The Founding Period
Virtually every non-profit organization began in the same way. An individual or a small group identified a need and decided to form an organization to address that need. A board of directors was recruited, commonly consisting of friends, family and supporters. Board members tend to view themselves as supporters of the founder. Clear expectations are generally not provided.
The founder commonly assumes the position of Executive Director or “President”. Their business cards will often identify them as “founder.”This designation does not carry any additional legal authority.
Since there is minimal staff, board members may be asked to serve as volunteers in every area, from financial management to delivering programs.
Board meetings during this period consist largely of reports on the operational work of the Executive Director or of board members.
The commitment of board members to fill volunteer roles is necessary in the start-up phase. Once the organization is able to hire staff, however, continuation of this structure can lead to governance challenges.
1) There is no clear understanding of the distinction between the authority of the board and that of the Executive Director, including:
- Which decisions that should be made by the Executive Director and which are the responsibility of the board.
- The authority to bring on new board members
2) With the addition of paid staff, board members may not want to give up the volunteer activities that provided great satisfaction. If they do relinquish those roles, they often assume that the board responsibility to provide “oversight” means that they are to “supervise” staff.
3) As “supporters” of the ED, the board will not:
- Provide for an annual evaluation of the Executive Director
- Raise challenging issues regarding organizational direction
- Actively raise funds for an organization that they do not “own”
Strengthening the board requires the same incremental and consistent work as does building strength and skill for any professional, physical or other goal. The entire team (ED, Board Chair and Board) must be committed to this goal.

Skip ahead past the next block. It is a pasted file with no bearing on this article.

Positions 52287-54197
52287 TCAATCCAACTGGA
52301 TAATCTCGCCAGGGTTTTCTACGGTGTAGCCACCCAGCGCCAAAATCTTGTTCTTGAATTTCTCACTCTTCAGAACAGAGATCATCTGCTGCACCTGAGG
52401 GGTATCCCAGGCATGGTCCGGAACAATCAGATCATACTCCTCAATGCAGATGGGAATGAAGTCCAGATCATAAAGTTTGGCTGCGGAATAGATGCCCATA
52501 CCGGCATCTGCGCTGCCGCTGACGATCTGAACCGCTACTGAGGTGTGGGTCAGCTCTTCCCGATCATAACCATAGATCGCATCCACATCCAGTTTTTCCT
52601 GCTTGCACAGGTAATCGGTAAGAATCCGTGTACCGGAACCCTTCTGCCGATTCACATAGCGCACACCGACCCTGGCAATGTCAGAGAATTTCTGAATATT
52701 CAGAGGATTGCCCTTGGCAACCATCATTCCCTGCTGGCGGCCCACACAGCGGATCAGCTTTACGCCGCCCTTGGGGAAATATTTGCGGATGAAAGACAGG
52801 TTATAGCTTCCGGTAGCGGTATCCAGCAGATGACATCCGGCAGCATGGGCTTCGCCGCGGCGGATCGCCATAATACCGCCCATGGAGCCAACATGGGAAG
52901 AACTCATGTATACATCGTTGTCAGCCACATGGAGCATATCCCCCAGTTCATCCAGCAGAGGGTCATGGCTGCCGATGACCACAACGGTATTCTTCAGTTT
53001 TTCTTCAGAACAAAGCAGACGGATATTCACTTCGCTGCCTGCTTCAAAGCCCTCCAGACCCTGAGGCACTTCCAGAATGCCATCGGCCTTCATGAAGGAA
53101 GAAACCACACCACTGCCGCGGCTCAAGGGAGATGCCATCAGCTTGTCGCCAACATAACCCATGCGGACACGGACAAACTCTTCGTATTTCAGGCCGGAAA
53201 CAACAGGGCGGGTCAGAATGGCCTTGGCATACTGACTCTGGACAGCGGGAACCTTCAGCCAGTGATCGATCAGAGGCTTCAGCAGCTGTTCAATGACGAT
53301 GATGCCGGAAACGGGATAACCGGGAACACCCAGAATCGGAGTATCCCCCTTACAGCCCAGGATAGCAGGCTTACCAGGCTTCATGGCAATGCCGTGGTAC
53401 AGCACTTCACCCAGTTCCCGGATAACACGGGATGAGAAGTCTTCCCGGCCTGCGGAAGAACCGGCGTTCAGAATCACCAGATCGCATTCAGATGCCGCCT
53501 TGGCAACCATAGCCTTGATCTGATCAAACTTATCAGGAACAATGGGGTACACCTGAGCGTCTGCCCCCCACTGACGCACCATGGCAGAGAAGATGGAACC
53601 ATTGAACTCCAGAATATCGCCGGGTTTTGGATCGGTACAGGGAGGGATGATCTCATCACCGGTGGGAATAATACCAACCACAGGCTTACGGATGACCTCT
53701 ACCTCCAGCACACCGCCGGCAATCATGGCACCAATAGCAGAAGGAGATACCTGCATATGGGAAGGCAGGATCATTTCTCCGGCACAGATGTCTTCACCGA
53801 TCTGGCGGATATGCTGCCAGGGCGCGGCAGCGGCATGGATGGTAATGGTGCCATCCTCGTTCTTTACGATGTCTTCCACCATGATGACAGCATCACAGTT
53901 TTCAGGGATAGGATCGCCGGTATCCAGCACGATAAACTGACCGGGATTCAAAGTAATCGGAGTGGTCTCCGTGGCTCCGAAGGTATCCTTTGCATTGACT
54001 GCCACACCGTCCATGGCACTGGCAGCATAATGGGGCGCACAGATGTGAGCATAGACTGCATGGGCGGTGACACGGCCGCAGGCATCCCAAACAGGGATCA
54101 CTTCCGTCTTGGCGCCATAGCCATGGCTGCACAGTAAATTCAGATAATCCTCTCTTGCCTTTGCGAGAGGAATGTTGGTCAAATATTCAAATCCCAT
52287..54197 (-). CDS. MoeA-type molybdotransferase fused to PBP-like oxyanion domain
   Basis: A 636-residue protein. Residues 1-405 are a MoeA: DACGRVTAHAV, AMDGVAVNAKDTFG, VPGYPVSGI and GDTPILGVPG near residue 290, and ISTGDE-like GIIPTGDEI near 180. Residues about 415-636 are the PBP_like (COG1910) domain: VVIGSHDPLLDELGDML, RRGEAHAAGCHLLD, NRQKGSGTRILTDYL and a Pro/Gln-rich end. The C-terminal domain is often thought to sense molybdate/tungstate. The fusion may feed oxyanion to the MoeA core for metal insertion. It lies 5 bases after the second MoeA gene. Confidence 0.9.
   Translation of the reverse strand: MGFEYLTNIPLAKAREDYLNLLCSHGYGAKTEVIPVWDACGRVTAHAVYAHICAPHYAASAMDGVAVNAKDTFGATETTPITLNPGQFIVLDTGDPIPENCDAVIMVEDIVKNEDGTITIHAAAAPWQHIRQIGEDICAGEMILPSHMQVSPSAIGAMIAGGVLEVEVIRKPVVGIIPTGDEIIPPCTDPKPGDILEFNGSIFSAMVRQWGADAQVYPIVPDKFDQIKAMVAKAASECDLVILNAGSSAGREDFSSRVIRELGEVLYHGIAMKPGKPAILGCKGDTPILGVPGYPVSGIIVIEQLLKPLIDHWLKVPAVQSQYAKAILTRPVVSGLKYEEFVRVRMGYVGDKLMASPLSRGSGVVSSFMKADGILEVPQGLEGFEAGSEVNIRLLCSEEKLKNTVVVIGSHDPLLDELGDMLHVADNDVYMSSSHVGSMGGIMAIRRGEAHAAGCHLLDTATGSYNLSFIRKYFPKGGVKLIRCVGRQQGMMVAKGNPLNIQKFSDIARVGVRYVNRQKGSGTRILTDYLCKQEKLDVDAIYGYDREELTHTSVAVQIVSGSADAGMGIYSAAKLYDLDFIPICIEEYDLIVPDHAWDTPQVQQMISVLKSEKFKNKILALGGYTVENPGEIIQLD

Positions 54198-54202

Some hands-on volunteer work by board members will often continue while the board is building a foundation for the future.
The Role of the ED
The ED must take an active role as coach for the Chair and for Board leadership. This requires:
- Regular 1:1 in person meetings with the Chair
- Engagement with an Executive Committee/leadership team
- Annual 1:1 meeting with each board member
The Role of the Chair and the Executive Committee
The Executive Committee should meet between board meetings to take responsibility for managing the board, including:
- Creating board meeting agendas
- Committee coordination, oversight and support
- Organizing an annual board planning retreat to establish organizational and board objectives
- The Executive Committee should not act as a decision maker except when a decision cannot wait until the next board meeting.
- Board meetings should utilize a bifurcated agenda that separates board governance decisions from volunteer implementation work. This:
- Assures that the governance matters are addressed
- Clarifies the distinction between governance and implementation and the difference between deliberation and voting on fiduciary matters and implementation problem solving
- Governance questions (Budget, Financial oversight, Board member elections, etc.) should have been previously addressed by a committee that presents a recommendation to the board
- Routine reports are sent in advance and not discussed unless a question is raised in advance
A small board cannot establish all of the needed committees. It is however important to lay the foundation for a full committee structure by establishing one or two committees to develop committee management practices.
There should be a plan to establish the remaining committees and for how the governance responsibilities will be met in the interim.